The stream had flowed through the center of the forest for as long as anyone could remember. It began as a cold, clear fountain in a fractured hillside, then tumbled down over mossy stones and last year’s autumn leaves. At the foot of the hill the stream took a course running southeast through tall stands of beeches, maples, and oaks, and by the time it left the forest five miles later it carried a river’s ambitions. But in the center of the forest it was a watery dream, about ten feet wide and ten inches deep. Fallen logs made bridges for chipmunks, foxes, and children looking for secrets. Occasional shafts of sunlight revealed freshwater muscles in the silt, crayfish picking over pebbles, water beetles dancing on the surface, and young trout darting among roots, branches, and softly bubbling falls. The stream was full of life, and full of lessons for those who knew how to see them. And regarding it silently on the bank stood the master and the student. The master and the student had arrived at the stream after walking the forest path for nearly two hours. Every step of the way, the student spoke anxiously of the impending choices that filled his mind with confusion. Should he travel? If so, where? Should he continue his studies? If so, in what field of knowledge? Should he learn a new trade, or perhaps join the family business? Should he save his money, or spend freely and enjoy life to its fullest? And on, and on, and on. And every step of the way the master only listened. When they reached the stream the student fell silent. They stood side by side, watching the water.
Then, pointing to a fallen twig, the master asked, “If you throw that stick into the stream, where will it go?” The student answered, “It will go downstream, of course.” But the master shook his head. “No,” he said, “I want you to tell me exactly where it will go.” The student crouched down on the bank and observed the water carefully. He noted the paths of leaves, the surge of bubbles, and the sway and drift of weeds growing on the bottom until he was sure. “Well,” he said, “If I throw the stick to land at that spot there, it will follow the current between those two rocks, rush over that fall, then swirl in that eddy for a moment, then pass under this branch, and then move off under that fallen log over there.” The student smiled, supremely confident. “All right,” the master said. “Throw the stick.” And the student did. And it traveled on a course entirely different from the one he had predicted. They watched the stick drift out of sight. The student shuffled his feet and looked at the ground, but finally met the master’s eyes. “The important thing,” said the master,” is to throw the stick!” We are here today because Bride and Groom have decided to throw the stick. In a world of endless choices, unpredictable outcomes, and no guarantees, they are doing the finest thing two people can do: making a commitment before friends and family to devote their lives to each other. We call this a wedding. It comes from an old Germanic word meaning “a pledge.” And this is worth remembering as we consider what this day is all about. We make few pledges in our modern lives.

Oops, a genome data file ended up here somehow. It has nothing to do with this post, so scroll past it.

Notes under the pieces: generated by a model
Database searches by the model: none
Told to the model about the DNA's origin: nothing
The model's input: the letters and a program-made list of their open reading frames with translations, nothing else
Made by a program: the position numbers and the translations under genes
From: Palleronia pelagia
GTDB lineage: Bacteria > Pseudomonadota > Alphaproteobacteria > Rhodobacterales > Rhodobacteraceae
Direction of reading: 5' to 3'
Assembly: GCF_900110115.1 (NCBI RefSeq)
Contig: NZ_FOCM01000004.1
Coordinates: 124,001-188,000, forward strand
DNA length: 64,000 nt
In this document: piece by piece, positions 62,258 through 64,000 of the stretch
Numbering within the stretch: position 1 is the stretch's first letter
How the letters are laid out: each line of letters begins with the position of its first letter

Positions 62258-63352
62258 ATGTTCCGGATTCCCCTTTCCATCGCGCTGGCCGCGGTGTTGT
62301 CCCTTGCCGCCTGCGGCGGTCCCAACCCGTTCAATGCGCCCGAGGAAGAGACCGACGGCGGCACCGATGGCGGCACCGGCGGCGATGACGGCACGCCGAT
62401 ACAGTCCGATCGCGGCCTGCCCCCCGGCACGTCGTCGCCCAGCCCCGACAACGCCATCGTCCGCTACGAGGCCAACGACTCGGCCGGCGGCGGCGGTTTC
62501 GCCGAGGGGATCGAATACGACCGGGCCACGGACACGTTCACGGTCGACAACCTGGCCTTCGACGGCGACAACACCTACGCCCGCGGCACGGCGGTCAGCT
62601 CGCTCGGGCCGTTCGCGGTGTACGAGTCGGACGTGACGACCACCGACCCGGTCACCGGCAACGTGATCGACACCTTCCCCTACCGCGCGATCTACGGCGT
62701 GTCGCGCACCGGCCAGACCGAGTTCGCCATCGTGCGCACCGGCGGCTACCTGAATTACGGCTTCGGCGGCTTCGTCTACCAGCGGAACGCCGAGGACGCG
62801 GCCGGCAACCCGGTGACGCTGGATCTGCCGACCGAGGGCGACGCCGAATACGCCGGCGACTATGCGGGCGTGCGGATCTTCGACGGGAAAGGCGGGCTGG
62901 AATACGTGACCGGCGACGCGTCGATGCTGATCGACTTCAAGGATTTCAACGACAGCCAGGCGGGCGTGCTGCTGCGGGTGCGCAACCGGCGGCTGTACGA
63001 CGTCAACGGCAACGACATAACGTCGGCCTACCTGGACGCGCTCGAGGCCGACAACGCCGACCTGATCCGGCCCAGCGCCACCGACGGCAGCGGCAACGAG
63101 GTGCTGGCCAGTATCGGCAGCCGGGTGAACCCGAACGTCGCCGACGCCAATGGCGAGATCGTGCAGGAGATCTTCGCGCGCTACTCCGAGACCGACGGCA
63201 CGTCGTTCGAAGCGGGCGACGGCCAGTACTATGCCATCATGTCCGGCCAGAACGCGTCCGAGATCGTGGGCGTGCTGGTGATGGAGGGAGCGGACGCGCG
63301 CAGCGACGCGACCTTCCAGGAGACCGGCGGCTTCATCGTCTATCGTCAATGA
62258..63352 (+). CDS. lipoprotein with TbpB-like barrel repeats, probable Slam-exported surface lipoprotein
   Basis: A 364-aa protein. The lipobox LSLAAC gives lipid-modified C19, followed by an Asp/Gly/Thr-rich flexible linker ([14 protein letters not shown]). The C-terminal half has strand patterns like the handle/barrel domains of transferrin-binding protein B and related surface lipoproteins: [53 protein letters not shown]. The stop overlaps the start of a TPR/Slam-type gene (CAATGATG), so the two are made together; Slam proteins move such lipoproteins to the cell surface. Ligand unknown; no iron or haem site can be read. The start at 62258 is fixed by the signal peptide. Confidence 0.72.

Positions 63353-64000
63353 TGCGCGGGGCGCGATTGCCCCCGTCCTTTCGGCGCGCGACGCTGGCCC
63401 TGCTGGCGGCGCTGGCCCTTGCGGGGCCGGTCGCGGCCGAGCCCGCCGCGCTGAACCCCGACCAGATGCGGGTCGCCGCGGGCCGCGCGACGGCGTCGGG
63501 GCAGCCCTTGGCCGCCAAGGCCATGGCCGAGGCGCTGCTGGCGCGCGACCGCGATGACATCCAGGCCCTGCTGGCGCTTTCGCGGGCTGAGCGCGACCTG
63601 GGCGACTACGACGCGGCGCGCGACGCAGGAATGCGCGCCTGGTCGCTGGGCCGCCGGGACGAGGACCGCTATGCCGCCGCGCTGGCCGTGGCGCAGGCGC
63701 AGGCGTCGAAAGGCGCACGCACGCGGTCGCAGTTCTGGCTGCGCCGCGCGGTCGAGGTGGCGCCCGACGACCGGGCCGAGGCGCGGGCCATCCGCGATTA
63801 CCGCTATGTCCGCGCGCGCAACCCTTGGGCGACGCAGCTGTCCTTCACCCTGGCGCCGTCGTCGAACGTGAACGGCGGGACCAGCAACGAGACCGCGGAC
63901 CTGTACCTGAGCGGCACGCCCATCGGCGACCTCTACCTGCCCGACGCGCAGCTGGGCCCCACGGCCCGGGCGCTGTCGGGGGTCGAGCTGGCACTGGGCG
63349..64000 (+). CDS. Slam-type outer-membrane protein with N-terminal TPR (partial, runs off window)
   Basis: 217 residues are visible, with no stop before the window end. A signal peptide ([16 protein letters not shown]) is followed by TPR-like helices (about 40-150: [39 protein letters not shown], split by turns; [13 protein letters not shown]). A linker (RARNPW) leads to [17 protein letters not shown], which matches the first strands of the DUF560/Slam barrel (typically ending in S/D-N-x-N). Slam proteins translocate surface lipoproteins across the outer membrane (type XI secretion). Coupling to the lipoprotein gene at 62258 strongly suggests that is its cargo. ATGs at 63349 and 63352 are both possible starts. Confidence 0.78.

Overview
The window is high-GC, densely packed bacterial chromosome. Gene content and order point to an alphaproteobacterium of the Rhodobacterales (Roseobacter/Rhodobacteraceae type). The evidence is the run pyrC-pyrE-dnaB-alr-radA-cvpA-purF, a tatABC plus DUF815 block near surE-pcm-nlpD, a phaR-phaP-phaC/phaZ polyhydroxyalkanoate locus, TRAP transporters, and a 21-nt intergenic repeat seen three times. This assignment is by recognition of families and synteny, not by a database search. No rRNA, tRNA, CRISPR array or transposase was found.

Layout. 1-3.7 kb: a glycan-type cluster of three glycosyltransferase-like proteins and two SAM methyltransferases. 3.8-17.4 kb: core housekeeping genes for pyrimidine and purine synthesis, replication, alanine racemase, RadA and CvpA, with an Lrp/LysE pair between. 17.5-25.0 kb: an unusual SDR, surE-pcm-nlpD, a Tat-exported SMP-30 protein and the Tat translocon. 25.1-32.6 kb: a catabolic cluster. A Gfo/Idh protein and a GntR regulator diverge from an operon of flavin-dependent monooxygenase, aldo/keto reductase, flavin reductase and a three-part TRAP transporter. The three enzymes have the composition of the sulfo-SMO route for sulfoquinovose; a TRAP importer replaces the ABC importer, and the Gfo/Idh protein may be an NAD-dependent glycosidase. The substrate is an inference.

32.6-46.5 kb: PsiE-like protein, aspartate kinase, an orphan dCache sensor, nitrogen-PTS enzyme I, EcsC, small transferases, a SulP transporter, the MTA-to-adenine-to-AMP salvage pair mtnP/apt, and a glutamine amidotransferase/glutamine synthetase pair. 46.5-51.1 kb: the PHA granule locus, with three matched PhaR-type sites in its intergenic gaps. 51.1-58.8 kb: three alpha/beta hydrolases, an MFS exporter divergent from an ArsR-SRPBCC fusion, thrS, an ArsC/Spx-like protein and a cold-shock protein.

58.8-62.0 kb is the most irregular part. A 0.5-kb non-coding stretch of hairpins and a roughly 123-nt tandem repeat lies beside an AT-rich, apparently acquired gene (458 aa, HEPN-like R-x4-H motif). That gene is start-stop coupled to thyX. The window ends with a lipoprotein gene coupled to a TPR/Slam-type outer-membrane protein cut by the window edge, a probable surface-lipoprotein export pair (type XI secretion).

But today we celebrate with Bride and Groom as they make theirs: a pledge to and for each other, not as individuals, but as two that are choosing to become one.
I do not claim to be the original author of this script. I am sharing it like this to make it easier for anyone to use.
Click here to got to the Article about Words about Love and Marriage
Redefining the wedding ceremony by rethinking traditions.